Eskom boss Brian Molefe bursts into tears over #StateCaptureReport. Has he been hung out to dry?

Eskom boss Brian Molefe is not coping well with the stream of allegations that point to his role as a central figure in the capture of state entities by the Gupta family. He broke down in tears at a conference on Eskom’s latest financial reports when talk turned to the #StateCaptureReport compiled by former Public Protector Thuli Madonsela, which was released to the public this week. Molefe has been referred to as a friend of the Gupta family and is a key link in allegations that Eskom may have fraudulently given money to a Gupta-linked company to enable it to buy a coal mine. Molefe has also vigorously promoted the benefits of a nuclear build programme, which many believe will bankrupt the country while its beneficiaries reap the benefits of tapping into state contracts. Molefe’s prominent appearance in the #StateCaptureReport has evidently caught him by surprise. With an illustrious career in powerful roles, including as chief executive officer of the state’s Public Investment Corporation, and influential friends, perhaps he thought he was beyond reach? At the very least, it seems that Molefe’s friends forgot to let him know that he featured in the document, while alerting others – including co-operative governance minister Des van Rooyen and mines’ minister Mosebenzi Zwane, who made noises about going to court to stop the release of the #StateCaptureReport. It’s starting to look a bit like a case of  ‘every man for himself’ as the web of deceit around the Gupta and Zuma families unravels. – Jackie Cameron

By Gareth van Zyl

Johannesburg – Eskom CEO Brian Molefe has lashed out at former public protector Thuli Madonsela’s use of cellphone records to suggest he had numerous meetings with the controversial Gupta family.

The public protector’s report on state capture was released on Wednesday, highlighting links between the Guptas and government officials.

As part of the report, cellphone evidence revealed that Molefe and Ajay Gupta, the eldest of three Gupta brothers, made 58 telephone calls to one another between August 2015 and March 2016.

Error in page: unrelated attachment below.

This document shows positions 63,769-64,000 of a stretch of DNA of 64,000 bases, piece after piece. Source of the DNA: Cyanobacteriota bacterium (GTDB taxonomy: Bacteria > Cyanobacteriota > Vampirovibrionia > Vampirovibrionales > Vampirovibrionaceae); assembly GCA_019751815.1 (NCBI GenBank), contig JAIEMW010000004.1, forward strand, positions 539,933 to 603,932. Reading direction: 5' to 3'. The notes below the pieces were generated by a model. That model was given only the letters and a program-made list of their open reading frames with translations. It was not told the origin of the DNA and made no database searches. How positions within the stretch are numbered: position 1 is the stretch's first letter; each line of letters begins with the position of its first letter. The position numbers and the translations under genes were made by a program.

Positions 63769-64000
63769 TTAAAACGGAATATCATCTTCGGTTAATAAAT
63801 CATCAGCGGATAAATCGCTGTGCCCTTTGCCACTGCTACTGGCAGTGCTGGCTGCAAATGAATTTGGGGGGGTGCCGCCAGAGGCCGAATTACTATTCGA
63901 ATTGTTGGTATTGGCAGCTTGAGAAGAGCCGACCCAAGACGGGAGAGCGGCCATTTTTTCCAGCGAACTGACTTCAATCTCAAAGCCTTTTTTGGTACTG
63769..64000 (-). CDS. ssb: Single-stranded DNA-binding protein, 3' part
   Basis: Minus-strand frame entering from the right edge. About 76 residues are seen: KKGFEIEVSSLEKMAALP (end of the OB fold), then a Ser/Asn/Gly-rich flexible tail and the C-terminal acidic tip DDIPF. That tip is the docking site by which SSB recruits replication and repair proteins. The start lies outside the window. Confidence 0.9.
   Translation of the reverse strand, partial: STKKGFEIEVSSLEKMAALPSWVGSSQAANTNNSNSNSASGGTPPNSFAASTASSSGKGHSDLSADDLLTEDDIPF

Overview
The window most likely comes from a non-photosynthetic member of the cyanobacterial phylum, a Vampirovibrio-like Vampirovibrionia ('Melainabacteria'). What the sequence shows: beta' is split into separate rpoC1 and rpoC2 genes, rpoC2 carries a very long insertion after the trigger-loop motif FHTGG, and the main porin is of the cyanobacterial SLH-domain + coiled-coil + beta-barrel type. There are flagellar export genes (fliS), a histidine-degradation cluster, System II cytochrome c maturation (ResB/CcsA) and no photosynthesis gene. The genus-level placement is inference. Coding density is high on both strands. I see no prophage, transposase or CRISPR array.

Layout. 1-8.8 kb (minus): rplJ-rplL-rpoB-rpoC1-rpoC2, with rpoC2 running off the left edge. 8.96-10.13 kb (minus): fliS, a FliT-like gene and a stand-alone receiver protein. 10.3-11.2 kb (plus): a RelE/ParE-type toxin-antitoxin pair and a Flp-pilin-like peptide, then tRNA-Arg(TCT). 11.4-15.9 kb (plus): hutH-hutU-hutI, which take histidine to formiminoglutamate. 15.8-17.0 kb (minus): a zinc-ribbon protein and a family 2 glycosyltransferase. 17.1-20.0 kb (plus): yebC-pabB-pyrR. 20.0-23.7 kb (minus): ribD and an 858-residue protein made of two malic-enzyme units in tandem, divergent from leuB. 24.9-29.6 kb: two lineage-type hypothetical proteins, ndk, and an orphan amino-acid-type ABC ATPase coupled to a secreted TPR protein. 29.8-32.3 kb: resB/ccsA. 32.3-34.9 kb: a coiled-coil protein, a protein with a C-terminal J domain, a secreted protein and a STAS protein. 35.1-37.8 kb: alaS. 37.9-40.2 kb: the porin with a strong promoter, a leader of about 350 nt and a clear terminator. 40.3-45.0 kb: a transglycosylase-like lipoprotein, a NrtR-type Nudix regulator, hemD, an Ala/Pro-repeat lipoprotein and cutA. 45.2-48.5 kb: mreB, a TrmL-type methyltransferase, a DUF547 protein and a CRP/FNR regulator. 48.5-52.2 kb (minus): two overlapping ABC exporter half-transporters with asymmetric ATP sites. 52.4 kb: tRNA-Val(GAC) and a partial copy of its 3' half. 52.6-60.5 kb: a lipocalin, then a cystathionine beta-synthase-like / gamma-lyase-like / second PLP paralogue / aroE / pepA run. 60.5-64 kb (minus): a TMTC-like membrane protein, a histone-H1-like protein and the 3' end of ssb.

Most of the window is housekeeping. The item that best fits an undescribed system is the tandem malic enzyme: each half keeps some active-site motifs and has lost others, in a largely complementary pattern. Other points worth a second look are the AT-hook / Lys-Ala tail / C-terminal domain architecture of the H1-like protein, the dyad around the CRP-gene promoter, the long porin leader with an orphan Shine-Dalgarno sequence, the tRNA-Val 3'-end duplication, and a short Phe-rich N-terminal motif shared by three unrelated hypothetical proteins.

The report further details phone calls between Molefe and Ronica Ragavan, a long-time Gupta associate who was recently appointed acting CEO of Oakbay Investments, the family’s main holding company.

Moreover, cellphone tracking records obtained by the protector’s investigators indicate that Molefe was at or near the Guptas’ Saxonwold, Johannesburg compound 19 times between August 5 and November 17 2015.

Gupta’s Saxonwold residence

But Molefe broke down in tears as he hit back at these details in the report.

“My cellphone reflects that I was in Saxonwold 14 times, close to the head of proverbial goats. My cellphone reflects I was in the area,” said Molefe.

“There’s a shebeen there, two streets away from the Gupta(s). I will not admit or deny that I’ve gone to the shebeen.

“But there is a shebeen there,” a tearful Molefe added.

He then alleged that the public protector failed to get sufficient answers from him on the claims levelled against him.

“In my case the public protector has painted me with a corrupt brush,” he said.

Brian Molefe says his children ‘will be taunted at school’

“During that period my children will be taunted at school… when there is no basis,” Molefe added.

Before making these comments, Molefe provided his version on what had happened regarding the sale of Glencore’s Optimum mine to Gupta-linked mining company Tegeta.

He accused Glencore of previously trying to sell coal to Eskom at a rate of R570 per tonne, when he said the price should have been below R200.

Also read: Dirtiest board in SA? Eskom directors must be axed, held personally responsible, says economist

Molefe said that subsequent to the sale of the mine, Eskom has been paying the cheaper rate. He further added that had he accepted Glencore’s price, the public protector would have scrutinised the deal and labelled it corrupt.

Molefe hinted that his current troubles with the public protector’s report could stem from his refusal to accept Glencore’s price for coal.

“Having said that, I’ve had time to apply my mind to this matter [of the state capture report]. I think it’s all because we refused to give Glencore R570,” he said.

“What pains me the most is that I never had the opportunity to explain to Thuli Madonsela what I have explained now,” he added.

Shortly after making these comments, an emotional Molefe headed backstage away from the media’s glare. He returned shortly afterwards to answer questions.

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